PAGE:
The Trump administration plans to invoke a wartime production act on Tuesday to order the mass production of COVID-19 test kits and other critical supplies.
As the state leaders’ requests for assistance in fighting the COVID-19 pandemic grew, the administration decided to use a wartime production act for the first time to mandate the production of 60,000 coronavirus test kits as well as a mass contract for 500 million masks, the New York Times reported.
Federal Emergency Management Agency (FEMA) administrator Peter Gaynor said in a CNN article that the law would be used to speed up the production of desperately needed resources.
“So we’re going to use it, we’re going to use it when we need it and we’re going to use it today,” he said of the law. “We want to be thoughtful and meaningful on how we do it again for the best result.”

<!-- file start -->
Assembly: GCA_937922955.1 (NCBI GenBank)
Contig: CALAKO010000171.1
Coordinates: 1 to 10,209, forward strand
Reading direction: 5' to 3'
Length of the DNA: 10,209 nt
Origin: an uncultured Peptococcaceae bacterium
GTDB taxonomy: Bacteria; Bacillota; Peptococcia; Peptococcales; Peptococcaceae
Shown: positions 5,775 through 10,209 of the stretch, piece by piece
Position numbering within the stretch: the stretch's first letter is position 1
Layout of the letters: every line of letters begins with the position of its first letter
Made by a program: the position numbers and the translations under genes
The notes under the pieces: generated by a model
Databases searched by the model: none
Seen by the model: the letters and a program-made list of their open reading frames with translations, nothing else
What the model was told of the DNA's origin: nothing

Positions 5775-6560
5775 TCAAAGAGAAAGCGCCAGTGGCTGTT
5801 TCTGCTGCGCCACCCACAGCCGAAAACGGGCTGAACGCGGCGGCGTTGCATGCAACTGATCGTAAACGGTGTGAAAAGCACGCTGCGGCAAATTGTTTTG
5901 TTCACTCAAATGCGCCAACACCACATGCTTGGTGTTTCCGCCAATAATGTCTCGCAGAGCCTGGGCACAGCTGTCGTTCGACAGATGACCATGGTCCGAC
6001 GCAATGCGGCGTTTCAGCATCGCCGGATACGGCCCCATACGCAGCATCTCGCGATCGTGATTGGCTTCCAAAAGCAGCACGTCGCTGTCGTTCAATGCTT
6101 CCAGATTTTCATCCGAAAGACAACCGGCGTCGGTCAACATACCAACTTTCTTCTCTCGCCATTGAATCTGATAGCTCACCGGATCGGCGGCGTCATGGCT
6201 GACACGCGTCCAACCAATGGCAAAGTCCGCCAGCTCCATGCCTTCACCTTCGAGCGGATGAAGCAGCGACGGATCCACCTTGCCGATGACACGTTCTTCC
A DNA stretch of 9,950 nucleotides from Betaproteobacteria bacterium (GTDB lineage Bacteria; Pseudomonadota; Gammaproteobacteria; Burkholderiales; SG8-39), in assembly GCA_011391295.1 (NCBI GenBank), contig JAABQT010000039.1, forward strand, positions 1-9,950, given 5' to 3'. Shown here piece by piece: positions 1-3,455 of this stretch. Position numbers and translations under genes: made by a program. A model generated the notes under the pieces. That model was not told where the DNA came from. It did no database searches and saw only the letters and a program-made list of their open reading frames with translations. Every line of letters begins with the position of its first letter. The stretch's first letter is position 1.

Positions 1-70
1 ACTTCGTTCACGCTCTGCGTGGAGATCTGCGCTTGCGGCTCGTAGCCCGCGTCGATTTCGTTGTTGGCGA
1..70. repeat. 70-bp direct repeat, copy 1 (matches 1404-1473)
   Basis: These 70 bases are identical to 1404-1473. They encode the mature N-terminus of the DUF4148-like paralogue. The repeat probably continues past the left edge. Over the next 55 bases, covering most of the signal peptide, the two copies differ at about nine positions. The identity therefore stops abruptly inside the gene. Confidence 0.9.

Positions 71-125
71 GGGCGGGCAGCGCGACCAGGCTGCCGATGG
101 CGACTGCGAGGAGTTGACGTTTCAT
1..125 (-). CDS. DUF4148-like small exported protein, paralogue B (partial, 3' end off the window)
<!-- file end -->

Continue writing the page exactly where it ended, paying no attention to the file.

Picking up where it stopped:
The wartime production act was a an obscure wartime act amended in the 1950s called the “Defense Production Act of 1950” which was passed in response to the Korean War and allowed the government more control during emergencies and domestic threats to direct industrial production.
In a CNN article, the FEMA described the law as “the primary source of presidential authorities to expedite and expand the supply of resources from the U.S. industrial base to support military, energy, space and homeland security programs.”
Despite signing an executive order last week invoking the act, President Trump did not immediately use it even as the supplies started to decrease and instead relied on companies to volunteer to provide the critical materials such as the six million masks donated to FEMA in the recent days.
Despite resisting the pressure to invoke the act as New York Times reported on Friday, Trump agreed to the requests of US governors to use it as health professionals and emergency medical workers faced shortages in masks, ventilators and gloves.